BOSTON (WHDH) – The number of coronavirus cases continues to rise in the United States, including in Massachusetts where the first presumptive positive of the novel coronavirus has been identified since testing began on Feb. 28.
A woman in her 20s who lives in Norfolk County tested positive for the virus, the Department of Public Health announced Monday.
Her test results are being sent to the Centers for Disease Control and Prevention for confirmation. If confirmed, this would mark the second positive coronavirus case in Massachusetts.
The woman recently traveled to Italy on a school trip and became symptomatic. Officials say she is recovering at home.
A person in Cohasset is under quarantine at home after coming into contact with a person who has the virus. Town health officials notified police of the individual, who they say is not showing any symptoms.
Despite the new cases, Gov. Charles D. Baker stressed that the risk remains low.
“We have been actively planning to ensure Massachusetts is prepared to respond to a potential outbreak in the state,” he said.
Hundreds are being monitored for the potentially deadly virus in the Bay State.
Nineteen students from Newton High School, along with two staffers and a retired teacher, have been asked to stay away from the school after returning from a month-long study abroad trip in Italy, according to Newton School Superintendent David Fleishman.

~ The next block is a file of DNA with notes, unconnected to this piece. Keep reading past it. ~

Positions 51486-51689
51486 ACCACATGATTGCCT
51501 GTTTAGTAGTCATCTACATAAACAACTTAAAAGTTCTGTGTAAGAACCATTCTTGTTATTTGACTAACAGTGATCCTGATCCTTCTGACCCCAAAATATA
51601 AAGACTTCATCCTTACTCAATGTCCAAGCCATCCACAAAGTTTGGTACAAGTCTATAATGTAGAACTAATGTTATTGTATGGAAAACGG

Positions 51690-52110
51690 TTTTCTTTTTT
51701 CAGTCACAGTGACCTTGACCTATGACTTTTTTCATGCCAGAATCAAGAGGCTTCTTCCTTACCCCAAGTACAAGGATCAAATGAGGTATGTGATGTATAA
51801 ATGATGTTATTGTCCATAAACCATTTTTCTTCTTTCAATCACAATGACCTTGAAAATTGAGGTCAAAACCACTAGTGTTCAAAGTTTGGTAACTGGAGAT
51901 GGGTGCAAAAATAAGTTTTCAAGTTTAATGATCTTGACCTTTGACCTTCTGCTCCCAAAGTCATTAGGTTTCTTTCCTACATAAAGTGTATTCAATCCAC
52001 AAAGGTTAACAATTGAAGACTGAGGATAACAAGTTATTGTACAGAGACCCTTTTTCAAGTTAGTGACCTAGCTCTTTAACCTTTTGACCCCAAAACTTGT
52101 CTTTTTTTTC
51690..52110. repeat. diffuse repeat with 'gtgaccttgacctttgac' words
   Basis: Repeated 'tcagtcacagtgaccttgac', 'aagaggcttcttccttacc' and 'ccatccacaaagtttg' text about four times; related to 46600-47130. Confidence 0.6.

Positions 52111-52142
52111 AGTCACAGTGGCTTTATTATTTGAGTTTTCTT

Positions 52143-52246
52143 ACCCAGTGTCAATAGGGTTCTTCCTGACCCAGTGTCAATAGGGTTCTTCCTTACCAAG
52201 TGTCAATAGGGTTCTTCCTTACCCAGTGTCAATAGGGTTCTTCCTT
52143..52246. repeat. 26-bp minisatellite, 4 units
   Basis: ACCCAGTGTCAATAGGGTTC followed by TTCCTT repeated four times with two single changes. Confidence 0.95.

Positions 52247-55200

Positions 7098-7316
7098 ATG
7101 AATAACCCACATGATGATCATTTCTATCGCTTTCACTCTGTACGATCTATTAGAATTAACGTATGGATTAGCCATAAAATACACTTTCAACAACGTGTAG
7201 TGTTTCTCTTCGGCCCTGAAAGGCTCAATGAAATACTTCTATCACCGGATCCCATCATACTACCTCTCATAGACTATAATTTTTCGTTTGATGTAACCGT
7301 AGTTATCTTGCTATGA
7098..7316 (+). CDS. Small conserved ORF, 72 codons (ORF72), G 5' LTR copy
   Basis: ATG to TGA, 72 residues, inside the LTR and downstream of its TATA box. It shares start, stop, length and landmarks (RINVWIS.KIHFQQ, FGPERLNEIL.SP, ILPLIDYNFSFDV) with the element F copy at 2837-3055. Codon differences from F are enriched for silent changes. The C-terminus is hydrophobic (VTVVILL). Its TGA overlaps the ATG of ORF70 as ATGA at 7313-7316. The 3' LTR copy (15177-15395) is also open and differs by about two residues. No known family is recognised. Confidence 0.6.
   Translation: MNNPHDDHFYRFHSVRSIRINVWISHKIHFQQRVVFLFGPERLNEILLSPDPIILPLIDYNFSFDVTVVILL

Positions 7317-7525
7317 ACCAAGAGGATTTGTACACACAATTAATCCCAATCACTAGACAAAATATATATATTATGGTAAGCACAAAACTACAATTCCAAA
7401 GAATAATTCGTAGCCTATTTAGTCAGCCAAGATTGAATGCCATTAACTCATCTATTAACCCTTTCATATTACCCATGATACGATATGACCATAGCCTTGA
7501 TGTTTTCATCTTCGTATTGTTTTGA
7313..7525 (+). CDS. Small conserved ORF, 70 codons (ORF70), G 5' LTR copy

“This is an unsettling time for our community, our students, and our staff,” he said. “To be clear, no student has been diagnosed with the COVID-19 virus, nor is anyone exhibiting any symptoms. All students have been asked to monitor their health.”
Students and staff from Bellingham High School were also asked to stay home after traveling overseas to countries where the coronavirus was present.
In Weymouth, a staff member of the public high school choose to self-quarantine following a trip abroad.
The Massachusetts Bay Transportation Authority told 7NEWS that passenger vehicles and stations are being cleaned daily. Signs are also being posted on trains and electronic message boards on the highway about stopping the spread of germs.
Dr. Monica Bharel, commissioner of the state’s Department of Public Health, says the state is in constant contact wit the CDC, as well as hospitals and school districts.
“We’re supporting their surge planning procedures and protocols, including bed capacity, staffing and supplies,” she said.
Dr. Paul Biddenger, Chief of Division of Emergency Preparedness at Massachusetts General Hospital, said they will continue to monitor the situation.
“I think still remains to be seen whether there will be any sustained transmission in New England,” he said. “I think that is a possibility; how much, we just don’t know.”
Health officials are encouraging those who feel sick to stay home, to cover their mouths when they cough and to continuously wash their hands.
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